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Influence of discharge regime on the movement and refuge use of a freshwater fish in a drying temperate region

Storer, T., Bannister, J., Bennett, K., Byrnes, E., Crook, D.A., Morgan, D.L., Gleiss, A. and Beatty, S.J.ORCID: 0000-0003-2620-2826 (2020) Influence of discharge regime on the movement and refuge use of a freshwater fish in a drying temperate region. Ecohydrology . Early View.

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Understanding how the movement and habitat use of fishes are influenced by flow regimes is important in sustainably managing river ecosystems, particularly in regions undergoing drying due to climate change. Here, we aimed to determine how the movement of a freshwater fish from refuge pools is influenced by discharge and environmental variables in south‐western Australia, a region that has suffered an ~50% reduction in surface flows since the 1970s. We quantified the movement patterns of the freshwater plotosid Tandanus bostocki using acoustic telemetry in two rivers that had different flow regimes and habitat characteristics. We hypothesized that its movements would be positively influenced by discharge and it would also display a high degree of site fidelity. Fifty fish were tagged and monitored across both rivers for a 1‐year period. There was an overall significant positive relationship between daily movements from the monitored refuge pools with both discharge and solar irradiation in both rivers. However, there was a greater probability of movement at a lower magnitude of discharge in the regulated Harvey River, which was attributed to the influence of river gradient and prevalence of instream barriers moderating the effect of flow on movements in the Brunswick River. The species demonstrated a considerable degree of site fidelity and also displayed homing behaviour. The study suggests that the maintenance of key refuge pools during baseflow, and ensuring river connectivity during the key movement periods, would help maintain the viability of the species as river discharge continues to decline due to climate change.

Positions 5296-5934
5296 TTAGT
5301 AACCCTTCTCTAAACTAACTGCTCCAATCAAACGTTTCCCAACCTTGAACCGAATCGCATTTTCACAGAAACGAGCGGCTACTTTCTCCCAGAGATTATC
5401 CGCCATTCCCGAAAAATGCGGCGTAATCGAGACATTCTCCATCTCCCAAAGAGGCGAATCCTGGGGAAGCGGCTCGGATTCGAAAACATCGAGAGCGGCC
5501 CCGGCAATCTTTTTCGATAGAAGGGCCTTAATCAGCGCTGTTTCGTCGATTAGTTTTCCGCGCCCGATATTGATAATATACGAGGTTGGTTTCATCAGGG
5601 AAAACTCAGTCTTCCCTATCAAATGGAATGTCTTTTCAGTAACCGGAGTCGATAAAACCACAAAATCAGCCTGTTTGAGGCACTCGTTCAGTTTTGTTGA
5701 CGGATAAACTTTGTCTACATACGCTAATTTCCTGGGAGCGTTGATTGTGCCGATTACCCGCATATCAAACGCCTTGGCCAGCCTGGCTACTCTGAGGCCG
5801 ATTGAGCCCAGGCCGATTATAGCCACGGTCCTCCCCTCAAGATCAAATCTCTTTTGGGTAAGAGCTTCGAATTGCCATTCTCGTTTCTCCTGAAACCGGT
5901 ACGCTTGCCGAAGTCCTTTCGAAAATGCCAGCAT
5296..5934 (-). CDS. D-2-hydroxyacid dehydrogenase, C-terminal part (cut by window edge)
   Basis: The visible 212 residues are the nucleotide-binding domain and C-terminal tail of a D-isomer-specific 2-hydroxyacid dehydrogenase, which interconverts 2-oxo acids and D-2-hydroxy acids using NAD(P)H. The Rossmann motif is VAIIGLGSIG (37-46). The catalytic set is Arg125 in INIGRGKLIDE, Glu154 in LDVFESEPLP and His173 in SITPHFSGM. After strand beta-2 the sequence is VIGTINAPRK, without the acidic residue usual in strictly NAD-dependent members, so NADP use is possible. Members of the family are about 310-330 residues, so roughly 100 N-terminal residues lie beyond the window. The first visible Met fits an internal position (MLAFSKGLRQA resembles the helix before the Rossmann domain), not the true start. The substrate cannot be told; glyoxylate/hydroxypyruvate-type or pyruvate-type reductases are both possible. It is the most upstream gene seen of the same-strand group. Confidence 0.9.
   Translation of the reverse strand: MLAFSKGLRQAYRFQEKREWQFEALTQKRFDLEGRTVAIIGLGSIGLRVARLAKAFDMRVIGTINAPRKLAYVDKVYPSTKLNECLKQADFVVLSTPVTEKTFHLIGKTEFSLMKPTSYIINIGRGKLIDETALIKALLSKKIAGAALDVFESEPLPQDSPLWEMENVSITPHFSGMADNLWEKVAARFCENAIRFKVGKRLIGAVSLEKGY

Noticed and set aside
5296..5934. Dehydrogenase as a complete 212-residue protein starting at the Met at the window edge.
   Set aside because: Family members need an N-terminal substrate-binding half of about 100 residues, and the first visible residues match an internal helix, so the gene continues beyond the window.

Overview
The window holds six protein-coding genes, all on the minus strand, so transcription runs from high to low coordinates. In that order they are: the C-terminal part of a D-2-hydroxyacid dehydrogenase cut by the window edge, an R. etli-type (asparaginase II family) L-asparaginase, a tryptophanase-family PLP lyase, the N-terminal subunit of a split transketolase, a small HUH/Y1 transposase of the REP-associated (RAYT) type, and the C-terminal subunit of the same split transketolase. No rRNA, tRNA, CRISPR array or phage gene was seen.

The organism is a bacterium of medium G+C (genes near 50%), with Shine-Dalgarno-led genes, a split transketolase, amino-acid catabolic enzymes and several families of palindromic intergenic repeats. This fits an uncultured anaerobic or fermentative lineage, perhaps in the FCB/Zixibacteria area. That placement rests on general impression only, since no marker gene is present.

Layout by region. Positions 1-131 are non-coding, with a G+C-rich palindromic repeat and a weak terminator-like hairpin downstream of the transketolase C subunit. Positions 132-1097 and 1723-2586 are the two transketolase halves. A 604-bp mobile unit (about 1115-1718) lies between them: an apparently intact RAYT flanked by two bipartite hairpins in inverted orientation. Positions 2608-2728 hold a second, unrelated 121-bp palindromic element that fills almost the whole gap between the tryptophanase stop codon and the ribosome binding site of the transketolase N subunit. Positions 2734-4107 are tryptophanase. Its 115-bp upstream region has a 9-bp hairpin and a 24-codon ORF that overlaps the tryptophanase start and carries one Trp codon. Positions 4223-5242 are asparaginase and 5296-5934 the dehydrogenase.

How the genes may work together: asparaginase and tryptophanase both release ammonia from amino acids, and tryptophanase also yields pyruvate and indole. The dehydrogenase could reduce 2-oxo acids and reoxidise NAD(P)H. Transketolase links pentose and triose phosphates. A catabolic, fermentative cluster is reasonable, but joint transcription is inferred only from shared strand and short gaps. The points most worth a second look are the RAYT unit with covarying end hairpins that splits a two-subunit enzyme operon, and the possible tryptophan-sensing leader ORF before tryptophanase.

Item Type: Journal Article
Murdoch Affiliation(s): Centre for Sustainable Aquatic Ecosystems
Harry Butler Institute
Publisher: Wiley-Blackwell
Copyright: © 2020 John Wiley & Sons, Ltd.
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